Nikon D5100 16.2Mp DSLR
Making an entry
Review Sitting somewhere in the middle of entry-level scale, Nikon’s D5100 represents a considerable leap from its predecessor the D5000 and can be seen in some respects as a smaller, cheaper-built D7000. From its bigger brother it inherits the 16.2 DX-sized CMOS sensor; the Expeed 2 processor with 14-bit Raw shooting, the extensive ISO range and the higher 920k screen resolution.
Entry-level with all the extras: Nikon's D5100
To avoid in-house competition and market overlaps, Nikon has been careful not to equip the D5100 with some of the more advanced, pro-appeal functions of the D7000. Instead, the D5100 features a trendy HDR mode, new effects for videos and stills including a Night Vision option and enhanced video capabilities. The D5100 currently sells at £580 body-only or at £620 with the 18-55 VR lens kit.
The D5100 has a much-improved design over its predecessor. It is seven per cent smaller and 50g lighter than the D5000 and, crucially, the fully articulated 3in LCD is now hinged on the side rather than on the bottom, making the screen much more useful for video recording. The resolution is also four times higher than the 2.7in display of the D5000, making manual focusing and checking details much easier.
The mode dial includes access to the effects options
Thanks to a more recessed handgrip the camera offers an exceptionally comfortable handling and I appreciated the repositioning of the video record button on the top plate, which now groups all shooting controls in one place. Unfortunately, the record button is no longer paired with the Live View switch, as in the D3100 and D7000, and LV is now activated by a lever on the side of the shooting dial, which I found difficult to reach with my fore finger and awkward to operate.
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Avoiding small-sensor lenses is daft
Though I'm a Canon user rather than Nikon, I've used several EF-S lenses and still own a 10-22 which for many years was one of the best rectilinear ltra-wide angle lenses on the market. It is currently worth about 400 quid more than I paid for it.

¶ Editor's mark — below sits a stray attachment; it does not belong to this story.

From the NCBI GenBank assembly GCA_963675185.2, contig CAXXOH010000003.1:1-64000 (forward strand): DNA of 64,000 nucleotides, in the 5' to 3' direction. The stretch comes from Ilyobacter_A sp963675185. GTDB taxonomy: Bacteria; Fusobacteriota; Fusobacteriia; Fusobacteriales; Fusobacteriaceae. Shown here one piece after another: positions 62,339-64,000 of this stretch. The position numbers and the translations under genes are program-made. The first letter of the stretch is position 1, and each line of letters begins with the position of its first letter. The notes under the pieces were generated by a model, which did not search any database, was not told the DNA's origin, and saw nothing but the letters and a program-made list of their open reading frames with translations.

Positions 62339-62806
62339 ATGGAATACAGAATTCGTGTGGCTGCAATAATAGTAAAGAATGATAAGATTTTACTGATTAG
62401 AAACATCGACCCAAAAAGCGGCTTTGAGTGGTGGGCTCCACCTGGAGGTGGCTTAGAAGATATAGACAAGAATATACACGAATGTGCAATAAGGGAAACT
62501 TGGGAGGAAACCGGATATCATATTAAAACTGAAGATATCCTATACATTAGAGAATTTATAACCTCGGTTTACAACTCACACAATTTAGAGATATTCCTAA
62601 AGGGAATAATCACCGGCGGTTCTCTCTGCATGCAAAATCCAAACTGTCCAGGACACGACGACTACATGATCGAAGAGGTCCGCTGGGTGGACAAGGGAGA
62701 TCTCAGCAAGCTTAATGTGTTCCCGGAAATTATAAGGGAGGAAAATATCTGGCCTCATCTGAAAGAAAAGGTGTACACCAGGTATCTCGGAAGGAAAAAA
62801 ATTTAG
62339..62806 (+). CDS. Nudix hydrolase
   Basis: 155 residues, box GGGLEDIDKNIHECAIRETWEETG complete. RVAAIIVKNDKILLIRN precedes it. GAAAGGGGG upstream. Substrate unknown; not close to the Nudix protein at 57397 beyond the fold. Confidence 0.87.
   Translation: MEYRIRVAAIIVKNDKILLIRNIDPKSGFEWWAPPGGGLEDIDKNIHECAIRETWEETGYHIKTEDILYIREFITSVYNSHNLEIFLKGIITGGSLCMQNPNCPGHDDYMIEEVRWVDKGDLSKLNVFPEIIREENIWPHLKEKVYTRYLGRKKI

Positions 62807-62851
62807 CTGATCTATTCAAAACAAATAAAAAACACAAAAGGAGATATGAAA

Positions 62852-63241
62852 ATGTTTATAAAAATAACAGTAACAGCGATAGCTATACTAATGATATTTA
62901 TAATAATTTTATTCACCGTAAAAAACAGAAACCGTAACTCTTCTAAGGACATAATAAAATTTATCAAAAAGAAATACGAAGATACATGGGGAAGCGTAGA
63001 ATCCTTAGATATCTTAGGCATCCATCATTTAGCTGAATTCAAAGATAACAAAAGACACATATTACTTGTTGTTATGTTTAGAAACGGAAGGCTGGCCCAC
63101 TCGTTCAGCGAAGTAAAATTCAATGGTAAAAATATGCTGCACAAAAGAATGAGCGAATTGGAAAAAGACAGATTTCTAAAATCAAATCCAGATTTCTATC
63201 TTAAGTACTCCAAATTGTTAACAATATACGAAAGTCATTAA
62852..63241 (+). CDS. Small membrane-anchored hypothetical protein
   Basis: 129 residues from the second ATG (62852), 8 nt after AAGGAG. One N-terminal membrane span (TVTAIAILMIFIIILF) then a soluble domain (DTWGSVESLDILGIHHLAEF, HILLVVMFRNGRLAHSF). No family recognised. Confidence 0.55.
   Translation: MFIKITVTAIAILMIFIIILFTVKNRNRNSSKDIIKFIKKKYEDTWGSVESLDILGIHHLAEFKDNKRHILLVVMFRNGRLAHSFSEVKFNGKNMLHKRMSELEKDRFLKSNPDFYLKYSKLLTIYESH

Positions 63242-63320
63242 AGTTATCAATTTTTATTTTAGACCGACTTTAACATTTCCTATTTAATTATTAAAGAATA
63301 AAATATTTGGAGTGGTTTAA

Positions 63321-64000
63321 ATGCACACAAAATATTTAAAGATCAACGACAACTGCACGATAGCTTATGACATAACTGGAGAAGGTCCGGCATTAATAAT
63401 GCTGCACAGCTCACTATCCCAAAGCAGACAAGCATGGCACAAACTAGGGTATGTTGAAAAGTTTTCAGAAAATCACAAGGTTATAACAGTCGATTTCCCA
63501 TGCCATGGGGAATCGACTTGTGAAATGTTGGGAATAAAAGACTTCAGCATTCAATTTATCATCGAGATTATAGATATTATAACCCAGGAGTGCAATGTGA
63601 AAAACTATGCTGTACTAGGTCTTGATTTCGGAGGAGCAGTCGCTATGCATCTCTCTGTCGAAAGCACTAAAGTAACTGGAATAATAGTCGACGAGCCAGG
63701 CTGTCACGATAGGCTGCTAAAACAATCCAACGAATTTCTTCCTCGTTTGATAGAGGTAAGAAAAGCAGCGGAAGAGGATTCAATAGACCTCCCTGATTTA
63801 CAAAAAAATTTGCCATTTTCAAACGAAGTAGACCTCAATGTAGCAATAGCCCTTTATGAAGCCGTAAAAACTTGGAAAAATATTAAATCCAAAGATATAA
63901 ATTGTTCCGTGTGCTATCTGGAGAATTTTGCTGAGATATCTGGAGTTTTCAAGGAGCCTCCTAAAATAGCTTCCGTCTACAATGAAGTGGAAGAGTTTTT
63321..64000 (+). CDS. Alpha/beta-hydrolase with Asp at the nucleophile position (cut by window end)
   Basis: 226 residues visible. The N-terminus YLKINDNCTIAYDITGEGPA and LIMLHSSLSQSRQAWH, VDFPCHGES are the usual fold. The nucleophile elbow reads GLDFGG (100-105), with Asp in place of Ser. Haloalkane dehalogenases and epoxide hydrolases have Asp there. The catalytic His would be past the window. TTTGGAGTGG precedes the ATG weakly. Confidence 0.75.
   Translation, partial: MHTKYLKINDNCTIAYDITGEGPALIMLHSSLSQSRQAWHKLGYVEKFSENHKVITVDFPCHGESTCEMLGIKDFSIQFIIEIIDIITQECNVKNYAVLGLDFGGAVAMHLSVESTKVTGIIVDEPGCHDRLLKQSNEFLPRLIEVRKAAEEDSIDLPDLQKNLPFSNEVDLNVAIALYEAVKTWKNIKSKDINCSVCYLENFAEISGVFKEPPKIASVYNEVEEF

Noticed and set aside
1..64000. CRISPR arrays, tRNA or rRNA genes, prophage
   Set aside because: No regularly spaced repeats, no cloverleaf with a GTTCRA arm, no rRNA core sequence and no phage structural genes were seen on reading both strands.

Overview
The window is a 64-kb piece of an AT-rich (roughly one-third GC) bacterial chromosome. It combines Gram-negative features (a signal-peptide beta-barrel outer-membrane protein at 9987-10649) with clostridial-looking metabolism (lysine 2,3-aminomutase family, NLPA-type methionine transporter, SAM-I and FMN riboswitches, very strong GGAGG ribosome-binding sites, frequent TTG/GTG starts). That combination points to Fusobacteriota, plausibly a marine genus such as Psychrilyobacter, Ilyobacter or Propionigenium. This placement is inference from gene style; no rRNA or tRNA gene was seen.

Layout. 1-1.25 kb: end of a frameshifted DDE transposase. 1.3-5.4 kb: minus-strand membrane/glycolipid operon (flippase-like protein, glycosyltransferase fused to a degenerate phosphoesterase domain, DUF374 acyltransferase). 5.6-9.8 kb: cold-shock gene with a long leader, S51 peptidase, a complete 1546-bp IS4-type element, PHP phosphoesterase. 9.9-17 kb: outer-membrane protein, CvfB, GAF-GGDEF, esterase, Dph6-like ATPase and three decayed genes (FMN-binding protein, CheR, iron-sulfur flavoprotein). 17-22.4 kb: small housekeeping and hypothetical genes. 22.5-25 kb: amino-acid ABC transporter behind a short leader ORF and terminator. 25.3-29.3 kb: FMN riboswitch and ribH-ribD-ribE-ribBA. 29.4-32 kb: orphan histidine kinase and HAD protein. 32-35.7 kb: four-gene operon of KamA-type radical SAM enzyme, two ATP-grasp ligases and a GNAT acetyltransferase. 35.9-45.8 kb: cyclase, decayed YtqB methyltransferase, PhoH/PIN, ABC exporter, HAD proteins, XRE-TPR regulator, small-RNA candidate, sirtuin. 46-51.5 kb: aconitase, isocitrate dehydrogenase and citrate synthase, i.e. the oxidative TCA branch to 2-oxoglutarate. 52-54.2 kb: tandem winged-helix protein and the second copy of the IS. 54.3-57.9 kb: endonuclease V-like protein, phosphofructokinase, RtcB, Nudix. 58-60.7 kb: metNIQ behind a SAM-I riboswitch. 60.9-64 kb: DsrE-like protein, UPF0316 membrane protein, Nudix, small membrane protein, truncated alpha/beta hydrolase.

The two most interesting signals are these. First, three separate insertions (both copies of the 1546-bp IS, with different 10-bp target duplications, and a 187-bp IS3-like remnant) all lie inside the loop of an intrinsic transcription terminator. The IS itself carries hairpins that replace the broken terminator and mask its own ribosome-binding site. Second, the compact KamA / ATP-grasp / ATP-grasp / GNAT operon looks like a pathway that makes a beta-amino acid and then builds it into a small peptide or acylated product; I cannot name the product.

The higher quality EF-S lenses (the 17-55 springs to mind) are pretty good, but the people who demanded 'full fram or nothing!' would get something like a 17-40L instead which was bigger, heavier, much more expensive, slower and non-stabilised. But hey, one day you'll get a full frame, right?
Until you do, feel free to artificially limit your gear. Me, I'll be taking nice photos with my 'inferior' gear.
D5000 vs D5100
As an owner of a D5000 (with the buttons down the left), I question the location of the delete button the the D5100! sounds like an accident waiting to happen.
The [i] button you use to switch to edit-mode to change your shooting settings has now migrated to top-centerish - in reach of the thumb??
Changing shooting settings on a camera this big is usually a two-handed affair. In fact, its faster to have the [i] on the left... it frees up your right thumb to work the D-pad and wheel to change the settings...
I fail to see how having a side-hinged LCD is "much more useful for video recording"? Why? because it _looks_ more like a handy-cam's side-mounted LCD?
Having seen some pics taken on the D5100 with the selective colour filter... it looks amazing. That is one feature I wish I had on the D5000 :)
Beefing up the LCD was also a good choice by Nikon.
I have to ask...
What on Earth is going on in sample shot #5? My first thought was that someone had missed an NSFW tag from this article. Or have I just revealed too much about the way my mind works?
An informative review is here :
Re: Avoiding small-sensor lenses is daft
I think you've mis-read my post. I'm not avoiding DX lenses because of a quality issue I'm opting for full frame lenses so that when I do upgrade I won't have to buy the same lenses again, bad choice of word.